Yes, the One Who created the entire world has unique plans for each individual and He made those plans even before He created the world! Ephesians 1:3-8a explains, “Blessed be the God and Father of our Lord Jesus Christ, who has blessed us with every spiritual blessing in the heavenly places in Christ, just as He chose us in Him before the foundation of the world, that we would be holy and blameless before Him In love He predestined us to adoption as sons through Jesus Christ to Himself, according to the kind intention of His will, to the praise of the glory of His grace, which He freely bestowed on us in the Beloved. In Him we have redemption through His blood, the forgiveness of our trespasses, according to the riches of His grace which He lavished on us.”
In recent years many people have chosen this verse found in Jeremiah 29:11 for their own personal promise, “’For I know the plans I have for you,’ says the Lord. ‘They are plans for good and not for disaster, to give you a future and a hope.’” Although God was speaking directly to the Jerusalem exiles there we know that scripture is to be used for our encouragement and hope. Romans 15:4 states: “Such things were written in the Scriptures long ago to teach us. And the Scriptures give us hope and encouragement as we wait patiently for God’s promises to be fulfilled.”
As I wander through the mazes presented by the puzzle pieces of my life I want reminders of these promises for my hope-filled future and while I love being able to open God’s Word to find them there, too often I become bogged down with the day-to-day details of life and I neglect to take time to look back at the clearer picture on the cover of the box…in other words, to take the time to study His Word. When will I ever learn? Those first verses quoted from the NASB version of the book of Ephesians remind me that the phrase “In Christ” or some form of it is used thirty-two times. It’s only IN HIM that I can take hold of His promises, the plans He made for me before He created the world! And it’s only in Him in study of His Word that I can find the hope, encouragement, and comfort of His promises, each perfect and pretty piece of the puzzle.
God does see all the puzzle pieces put together like the completed picture on the front of the puzzle box while all we sometimes see is the bits and pieces, partially framed and put together like what we have scattered over the tabletop while working the puzzle, but He does have a plan for each entire life…one for you and one for me…and He has not lost any of the puzzle pieces! He is putting them together one piece at a time to create a fantastic future and a fulfilled hope.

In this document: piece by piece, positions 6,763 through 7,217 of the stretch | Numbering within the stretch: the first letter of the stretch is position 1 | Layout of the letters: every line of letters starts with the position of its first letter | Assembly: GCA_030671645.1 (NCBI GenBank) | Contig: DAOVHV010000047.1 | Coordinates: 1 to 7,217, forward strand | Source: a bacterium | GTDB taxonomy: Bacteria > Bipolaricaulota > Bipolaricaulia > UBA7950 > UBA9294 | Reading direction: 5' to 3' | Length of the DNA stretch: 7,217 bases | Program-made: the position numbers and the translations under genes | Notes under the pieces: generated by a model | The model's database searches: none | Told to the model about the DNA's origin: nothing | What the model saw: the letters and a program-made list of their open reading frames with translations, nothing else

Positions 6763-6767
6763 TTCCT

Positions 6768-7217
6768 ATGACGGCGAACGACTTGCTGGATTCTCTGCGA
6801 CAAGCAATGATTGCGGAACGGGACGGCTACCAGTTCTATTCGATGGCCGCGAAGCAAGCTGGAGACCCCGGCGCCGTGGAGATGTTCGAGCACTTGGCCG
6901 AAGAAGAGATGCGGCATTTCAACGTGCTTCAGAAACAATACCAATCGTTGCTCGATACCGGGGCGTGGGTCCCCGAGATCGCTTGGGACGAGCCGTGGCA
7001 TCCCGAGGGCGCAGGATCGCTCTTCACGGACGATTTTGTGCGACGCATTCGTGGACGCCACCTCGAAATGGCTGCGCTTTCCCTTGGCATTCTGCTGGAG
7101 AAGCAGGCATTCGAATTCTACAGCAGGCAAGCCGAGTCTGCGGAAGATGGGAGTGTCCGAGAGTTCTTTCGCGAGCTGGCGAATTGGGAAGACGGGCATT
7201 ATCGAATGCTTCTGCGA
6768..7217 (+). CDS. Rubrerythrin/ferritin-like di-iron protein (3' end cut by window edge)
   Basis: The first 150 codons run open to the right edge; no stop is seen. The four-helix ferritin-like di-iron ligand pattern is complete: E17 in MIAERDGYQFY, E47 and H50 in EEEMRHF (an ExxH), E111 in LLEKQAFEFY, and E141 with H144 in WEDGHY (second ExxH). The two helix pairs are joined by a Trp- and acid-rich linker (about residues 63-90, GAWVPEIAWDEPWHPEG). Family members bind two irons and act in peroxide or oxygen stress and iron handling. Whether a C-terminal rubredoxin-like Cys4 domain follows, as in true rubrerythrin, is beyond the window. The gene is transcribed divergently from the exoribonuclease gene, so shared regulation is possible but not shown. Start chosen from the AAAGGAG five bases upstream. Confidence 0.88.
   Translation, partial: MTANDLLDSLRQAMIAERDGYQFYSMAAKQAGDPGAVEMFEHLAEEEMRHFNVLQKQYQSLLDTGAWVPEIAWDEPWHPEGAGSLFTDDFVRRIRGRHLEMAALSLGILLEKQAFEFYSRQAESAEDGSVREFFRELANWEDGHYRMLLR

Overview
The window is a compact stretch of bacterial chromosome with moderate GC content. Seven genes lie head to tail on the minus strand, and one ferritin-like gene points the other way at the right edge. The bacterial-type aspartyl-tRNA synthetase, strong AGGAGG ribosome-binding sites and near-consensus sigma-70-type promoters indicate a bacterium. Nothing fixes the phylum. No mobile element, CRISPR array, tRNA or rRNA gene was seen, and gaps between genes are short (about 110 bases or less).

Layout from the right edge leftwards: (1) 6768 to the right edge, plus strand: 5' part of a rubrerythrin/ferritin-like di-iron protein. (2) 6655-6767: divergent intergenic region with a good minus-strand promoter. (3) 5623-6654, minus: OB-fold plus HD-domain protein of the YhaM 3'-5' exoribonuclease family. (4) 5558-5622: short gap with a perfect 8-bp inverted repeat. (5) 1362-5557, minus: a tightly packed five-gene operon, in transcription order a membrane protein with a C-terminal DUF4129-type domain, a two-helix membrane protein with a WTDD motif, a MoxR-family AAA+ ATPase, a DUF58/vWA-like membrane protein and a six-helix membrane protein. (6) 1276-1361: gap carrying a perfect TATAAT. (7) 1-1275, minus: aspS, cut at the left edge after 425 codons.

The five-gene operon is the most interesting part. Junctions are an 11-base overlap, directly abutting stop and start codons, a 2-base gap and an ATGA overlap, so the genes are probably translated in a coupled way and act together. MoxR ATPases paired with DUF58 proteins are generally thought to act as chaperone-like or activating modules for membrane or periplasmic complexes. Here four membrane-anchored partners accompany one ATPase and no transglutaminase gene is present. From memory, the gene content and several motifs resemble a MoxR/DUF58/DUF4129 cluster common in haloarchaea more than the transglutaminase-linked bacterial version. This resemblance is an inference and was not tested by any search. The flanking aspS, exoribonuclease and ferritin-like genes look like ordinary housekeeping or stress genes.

© Marilyn Sue (Libby) Moore 5-14-09

Saturday, May 9, 2009


Years ago I came across a lengthy poem where a young mother looking into the future of herself asked an older version, “Is the way long?” Certainly when I envisioned becoming a mom, my mind conjured up images of infants in my arms, chasing chuckling toddlers around grassy yards, tears dripping off my chin as I bade them goodbye on their first days of school, followed by bits and pieces of the future beyond that but, “Is the way long?” Even with my enlightening imagination I couldn’t possibly dream far enough into the future to see the end of the mother road.
When our children were little I thought I'd be done raising them when they were grown. Since then I have learned that while I have finished raising them I will never be done with being "Momma". Yes, my children grew up and they are quite independent but I dare say they still like knowing that Mom is still nearby not necessarily in a literal sense.
With all the years of practice that have gone before I am as ready as ever with prayers and words of loving comfort that I can provide but I still can't kiss away the pains of my children now anymore than I could kiss away that broken collar bone so many years ago. The hurts are even deeper now and while the desire to help has grown right along with it so too has the understanding that some things have to be handled by the adults they have grown to be.
But I’m a mom and aren’t moms supposed to fix things? I struggle with the weight of a multitude of concerns of so many I love. Jesus' weeping over Jerusalem tells me He fully understands my desire to fix everything! (Matthew 23:37) "…How often would I have gathered your children together as a hen gathers her brood under her wings…” Yet in Christ’s example I see again the need to let God work His will in His time. Though I don’t know the future He does, and His will is perfect.